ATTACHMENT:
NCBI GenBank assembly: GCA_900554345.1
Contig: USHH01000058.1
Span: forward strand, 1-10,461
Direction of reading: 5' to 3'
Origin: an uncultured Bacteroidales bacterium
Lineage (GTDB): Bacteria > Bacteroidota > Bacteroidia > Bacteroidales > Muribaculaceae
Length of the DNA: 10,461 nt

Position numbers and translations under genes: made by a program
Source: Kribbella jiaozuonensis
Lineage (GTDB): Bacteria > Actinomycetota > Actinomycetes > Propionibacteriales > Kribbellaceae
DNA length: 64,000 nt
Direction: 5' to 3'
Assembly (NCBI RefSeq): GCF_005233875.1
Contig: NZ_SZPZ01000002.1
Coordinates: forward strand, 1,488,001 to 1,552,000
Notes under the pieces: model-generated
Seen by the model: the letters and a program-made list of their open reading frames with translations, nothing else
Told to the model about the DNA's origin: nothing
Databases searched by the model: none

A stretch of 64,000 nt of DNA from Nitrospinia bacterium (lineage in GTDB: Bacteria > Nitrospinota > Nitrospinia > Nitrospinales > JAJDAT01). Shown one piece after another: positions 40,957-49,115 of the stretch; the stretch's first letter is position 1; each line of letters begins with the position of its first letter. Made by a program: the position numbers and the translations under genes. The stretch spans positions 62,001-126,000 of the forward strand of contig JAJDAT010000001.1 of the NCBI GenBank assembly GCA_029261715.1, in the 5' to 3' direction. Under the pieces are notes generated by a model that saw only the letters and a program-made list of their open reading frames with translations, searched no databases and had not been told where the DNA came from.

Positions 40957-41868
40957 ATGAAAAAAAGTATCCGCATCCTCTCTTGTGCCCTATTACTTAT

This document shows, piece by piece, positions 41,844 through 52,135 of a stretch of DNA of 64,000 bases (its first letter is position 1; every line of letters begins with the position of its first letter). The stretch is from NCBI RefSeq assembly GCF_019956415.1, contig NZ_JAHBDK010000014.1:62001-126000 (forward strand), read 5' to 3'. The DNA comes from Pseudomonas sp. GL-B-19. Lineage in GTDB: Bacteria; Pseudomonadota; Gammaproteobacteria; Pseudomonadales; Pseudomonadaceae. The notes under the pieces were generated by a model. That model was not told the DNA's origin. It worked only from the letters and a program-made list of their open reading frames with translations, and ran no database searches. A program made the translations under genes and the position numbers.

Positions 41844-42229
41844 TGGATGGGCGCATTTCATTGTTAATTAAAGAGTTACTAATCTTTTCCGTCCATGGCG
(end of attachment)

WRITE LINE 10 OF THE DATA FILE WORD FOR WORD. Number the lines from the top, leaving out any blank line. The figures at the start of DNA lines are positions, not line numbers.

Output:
Lineage (GTDB): Bacteria > Actinomycetota > Actinomycetes > Propionibacteriales > Kribbellaceae